I want to stride into your office and tell you why I know I can do the job you need filled, despite what you might see on my resume and work history. I don’t have the confidence for that. I want to tell you how I’ve out-performed expectations in nearly every position I’ve accepted (I’d prefer not to talk about car sales.) But I don’t want the rejection. I don’t even want the thought of me leaving your office, and you explaining to a co-worker the audacity of an unqualified candidate trying to tell you I’m qualified. In reality, I should let you disqualify me anyway, if need be, instead of doing that to myself.

I know some remarkably ambitious people. I yearn for their confidence, but I also wish I had their credentials, experience, education, and pedigree. They have good reason to be bold; in my mind, I do not. I look at you and think “Sure, it’s easy to feel good about yourself and your chances. Look at what you’ve accomplished! Look at the decisions you’ve made!” That’s how I defeat myself on a daily basis.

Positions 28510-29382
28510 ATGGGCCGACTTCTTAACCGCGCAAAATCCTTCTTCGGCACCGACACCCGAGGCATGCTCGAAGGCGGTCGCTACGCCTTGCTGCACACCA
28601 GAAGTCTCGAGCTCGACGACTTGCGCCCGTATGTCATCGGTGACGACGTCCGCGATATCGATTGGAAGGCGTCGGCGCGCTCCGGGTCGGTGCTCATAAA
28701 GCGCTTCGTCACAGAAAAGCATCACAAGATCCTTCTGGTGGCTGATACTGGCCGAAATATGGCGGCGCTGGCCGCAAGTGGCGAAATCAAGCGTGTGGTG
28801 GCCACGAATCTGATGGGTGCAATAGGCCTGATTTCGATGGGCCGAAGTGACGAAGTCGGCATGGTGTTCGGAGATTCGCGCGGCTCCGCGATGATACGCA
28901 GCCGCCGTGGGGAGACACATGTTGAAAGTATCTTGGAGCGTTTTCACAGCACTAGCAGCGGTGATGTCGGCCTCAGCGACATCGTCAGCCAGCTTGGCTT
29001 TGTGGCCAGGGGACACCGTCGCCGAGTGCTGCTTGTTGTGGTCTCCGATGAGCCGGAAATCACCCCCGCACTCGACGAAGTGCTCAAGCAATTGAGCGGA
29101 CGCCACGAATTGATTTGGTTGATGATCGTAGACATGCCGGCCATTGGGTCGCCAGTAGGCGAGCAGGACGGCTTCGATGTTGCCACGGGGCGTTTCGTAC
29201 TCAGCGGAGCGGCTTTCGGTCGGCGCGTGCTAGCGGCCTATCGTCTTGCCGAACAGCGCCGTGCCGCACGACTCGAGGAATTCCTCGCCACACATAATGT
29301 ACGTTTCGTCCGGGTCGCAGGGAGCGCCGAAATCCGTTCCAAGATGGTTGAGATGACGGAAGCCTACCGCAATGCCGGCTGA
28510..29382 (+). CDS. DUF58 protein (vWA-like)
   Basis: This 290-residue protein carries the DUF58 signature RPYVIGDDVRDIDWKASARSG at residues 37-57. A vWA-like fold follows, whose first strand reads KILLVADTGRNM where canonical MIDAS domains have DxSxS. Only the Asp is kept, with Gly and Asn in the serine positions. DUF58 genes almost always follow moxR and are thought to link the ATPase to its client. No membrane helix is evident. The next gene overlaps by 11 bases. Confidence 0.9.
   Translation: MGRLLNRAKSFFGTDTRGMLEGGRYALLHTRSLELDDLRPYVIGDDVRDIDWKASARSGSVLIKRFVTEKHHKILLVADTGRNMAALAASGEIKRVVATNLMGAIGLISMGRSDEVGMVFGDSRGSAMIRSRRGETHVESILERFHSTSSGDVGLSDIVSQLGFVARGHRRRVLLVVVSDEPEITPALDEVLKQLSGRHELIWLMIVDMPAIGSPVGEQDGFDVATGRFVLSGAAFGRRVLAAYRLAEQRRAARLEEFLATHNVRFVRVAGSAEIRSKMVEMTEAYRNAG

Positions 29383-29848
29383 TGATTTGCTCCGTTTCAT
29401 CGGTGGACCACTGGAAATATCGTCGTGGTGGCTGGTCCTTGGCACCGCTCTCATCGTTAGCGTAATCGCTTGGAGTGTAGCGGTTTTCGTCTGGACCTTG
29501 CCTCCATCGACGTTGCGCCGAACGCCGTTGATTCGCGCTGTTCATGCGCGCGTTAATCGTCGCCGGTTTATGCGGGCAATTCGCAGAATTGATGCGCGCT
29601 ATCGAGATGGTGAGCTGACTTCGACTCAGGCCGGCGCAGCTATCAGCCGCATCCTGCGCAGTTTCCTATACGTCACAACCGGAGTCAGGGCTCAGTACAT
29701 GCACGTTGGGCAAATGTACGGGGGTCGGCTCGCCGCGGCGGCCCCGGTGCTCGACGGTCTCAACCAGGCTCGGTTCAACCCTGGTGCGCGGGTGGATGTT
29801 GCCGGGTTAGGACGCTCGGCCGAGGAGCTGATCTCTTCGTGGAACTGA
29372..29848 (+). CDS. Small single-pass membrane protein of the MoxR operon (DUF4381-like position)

I’ve held the same job for 3 and a half years now. That’s a good thing, and something I haven’t been able to boast in quite some time. Sure, it’s in retail, not a skilled position. But surely something I should leverage as a positive.

I have a huge decision to make. Stay in Chicago, where I might not have the earning potential to support myself. Or, head to the burbs where rent is cheaper, but I’d have to find a new job, and likely buy a car to get to and from work. Or, leave the Chicago area and seek a new challenge in another city. (This is an option I’m more than willing to choose, but only if I can line up a job before my arrival. I’ve done the cold job search. It can be soul-crushing, and I don’t want to try it again.)

I wish I had your confidence.

This long-neglected blog has become something of a diary. Posts are written but not published. This is the first entry I’ve felt the need to share.

Kris Bryant fills the Chicago River with baseballs